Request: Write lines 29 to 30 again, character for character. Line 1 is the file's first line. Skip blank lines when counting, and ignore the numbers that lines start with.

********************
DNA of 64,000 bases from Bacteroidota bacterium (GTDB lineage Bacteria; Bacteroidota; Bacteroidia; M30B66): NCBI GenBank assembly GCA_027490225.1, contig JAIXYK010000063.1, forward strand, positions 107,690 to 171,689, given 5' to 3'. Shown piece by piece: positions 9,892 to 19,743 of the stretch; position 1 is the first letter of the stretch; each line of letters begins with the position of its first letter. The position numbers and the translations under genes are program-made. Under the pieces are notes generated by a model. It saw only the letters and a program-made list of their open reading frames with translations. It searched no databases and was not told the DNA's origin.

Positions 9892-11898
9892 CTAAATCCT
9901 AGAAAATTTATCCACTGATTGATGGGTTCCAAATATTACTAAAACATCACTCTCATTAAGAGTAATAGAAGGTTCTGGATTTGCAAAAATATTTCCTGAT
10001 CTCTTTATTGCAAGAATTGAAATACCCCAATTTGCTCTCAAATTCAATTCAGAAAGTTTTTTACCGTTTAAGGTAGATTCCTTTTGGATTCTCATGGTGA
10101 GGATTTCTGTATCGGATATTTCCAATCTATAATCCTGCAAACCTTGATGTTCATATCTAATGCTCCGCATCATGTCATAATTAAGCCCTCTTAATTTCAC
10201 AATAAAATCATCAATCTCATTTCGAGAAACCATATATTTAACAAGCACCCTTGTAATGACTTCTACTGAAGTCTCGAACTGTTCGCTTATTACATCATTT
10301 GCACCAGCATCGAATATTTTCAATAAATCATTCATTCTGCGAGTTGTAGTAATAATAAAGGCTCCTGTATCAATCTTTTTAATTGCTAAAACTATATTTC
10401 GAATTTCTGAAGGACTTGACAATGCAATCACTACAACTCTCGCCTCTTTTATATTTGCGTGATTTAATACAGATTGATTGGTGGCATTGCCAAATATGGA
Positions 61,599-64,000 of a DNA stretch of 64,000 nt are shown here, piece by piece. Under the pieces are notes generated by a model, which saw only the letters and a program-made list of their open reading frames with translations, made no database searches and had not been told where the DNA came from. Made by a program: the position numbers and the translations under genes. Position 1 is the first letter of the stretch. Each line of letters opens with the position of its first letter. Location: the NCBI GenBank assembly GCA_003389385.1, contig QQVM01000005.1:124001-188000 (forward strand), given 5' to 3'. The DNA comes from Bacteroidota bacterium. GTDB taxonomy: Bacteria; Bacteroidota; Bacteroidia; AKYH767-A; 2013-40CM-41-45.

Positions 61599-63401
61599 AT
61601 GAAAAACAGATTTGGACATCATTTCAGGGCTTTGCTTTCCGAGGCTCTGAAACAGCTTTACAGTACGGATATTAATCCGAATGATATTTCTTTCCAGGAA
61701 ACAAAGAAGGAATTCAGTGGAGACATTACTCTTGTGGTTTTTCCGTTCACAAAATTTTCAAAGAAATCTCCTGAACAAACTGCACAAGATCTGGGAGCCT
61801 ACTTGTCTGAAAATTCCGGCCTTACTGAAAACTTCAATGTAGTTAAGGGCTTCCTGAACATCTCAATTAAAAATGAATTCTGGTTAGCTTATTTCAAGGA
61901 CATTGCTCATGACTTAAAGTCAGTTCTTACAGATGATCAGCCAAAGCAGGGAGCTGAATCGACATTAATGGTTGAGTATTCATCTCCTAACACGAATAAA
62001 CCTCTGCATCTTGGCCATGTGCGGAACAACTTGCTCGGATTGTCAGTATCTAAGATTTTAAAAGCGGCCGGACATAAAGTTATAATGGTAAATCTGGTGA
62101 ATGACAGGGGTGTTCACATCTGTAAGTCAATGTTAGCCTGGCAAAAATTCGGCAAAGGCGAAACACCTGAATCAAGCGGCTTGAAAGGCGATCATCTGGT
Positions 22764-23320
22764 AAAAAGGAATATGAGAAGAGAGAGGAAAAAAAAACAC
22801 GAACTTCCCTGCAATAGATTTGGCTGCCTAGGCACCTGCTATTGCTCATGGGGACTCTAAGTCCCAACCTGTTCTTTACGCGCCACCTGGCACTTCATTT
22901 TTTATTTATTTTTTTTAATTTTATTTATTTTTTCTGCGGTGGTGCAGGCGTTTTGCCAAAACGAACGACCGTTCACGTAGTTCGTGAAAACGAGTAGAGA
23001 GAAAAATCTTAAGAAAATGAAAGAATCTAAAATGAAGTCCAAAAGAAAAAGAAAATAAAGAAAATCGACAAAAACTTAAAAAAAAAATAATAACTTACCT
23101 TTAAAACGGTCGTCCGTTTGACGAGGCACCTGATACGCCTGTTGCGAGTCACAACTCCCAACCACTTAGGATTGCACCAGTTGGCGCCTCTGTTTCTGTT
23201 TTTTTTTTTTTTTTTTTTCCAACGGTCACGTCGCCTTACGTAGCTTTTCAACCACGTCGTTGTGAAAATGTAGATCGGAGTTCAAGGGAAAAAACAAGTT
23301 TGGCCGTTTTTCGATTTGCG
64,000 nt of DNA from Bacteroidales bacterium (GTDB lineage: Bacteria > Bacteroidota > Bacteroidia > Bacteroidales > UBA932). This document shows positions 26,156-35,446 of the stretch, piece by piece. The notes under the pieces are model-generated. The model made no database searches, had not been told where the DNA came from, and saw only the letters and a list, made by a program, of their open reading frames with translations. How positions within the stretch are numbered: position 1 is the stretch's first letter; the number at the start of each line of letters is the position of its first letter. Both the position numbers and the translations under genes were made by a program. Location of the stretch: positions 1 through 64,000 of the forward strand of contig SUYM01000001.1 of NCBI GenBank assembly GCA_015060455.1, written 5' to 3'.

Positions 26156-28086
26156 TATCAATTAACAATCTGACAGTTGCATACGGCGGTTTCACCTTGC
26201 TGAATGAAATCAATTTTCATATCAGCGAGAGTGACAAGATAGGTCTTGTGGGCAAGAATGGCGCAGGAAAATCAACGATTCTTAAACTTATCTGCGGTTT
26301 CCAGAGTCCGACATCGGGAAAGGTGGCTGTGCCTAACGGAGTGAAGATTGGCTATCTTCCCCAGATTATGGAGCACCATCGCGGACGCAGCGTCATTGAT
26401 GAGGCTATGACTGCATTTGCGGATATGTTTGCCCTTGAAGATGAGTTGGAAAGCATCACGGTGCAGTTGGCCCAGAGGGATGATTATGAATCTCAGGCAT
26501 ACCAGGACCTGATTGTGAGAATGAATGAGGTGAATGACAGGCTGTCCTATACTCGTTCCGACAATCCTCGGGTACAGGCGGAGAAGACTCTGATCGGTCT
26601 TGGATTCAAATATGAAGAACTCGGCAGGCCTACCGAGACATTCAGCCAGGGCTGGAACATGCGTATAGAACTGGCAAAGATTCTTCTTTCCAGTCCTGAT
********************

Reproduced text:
26156 TATCAATTAACAATCTGACAGTTGCATACGGCGGTTTCACCTTGC
26201 TGAATGAAATCAATTTTCATATCAGCGAGAGTGACAAGATAGGTCTTGTGGGCAAGAATGGCGCAGGAAAATCAACGATTCTTAAACTTATCTGCGGTTT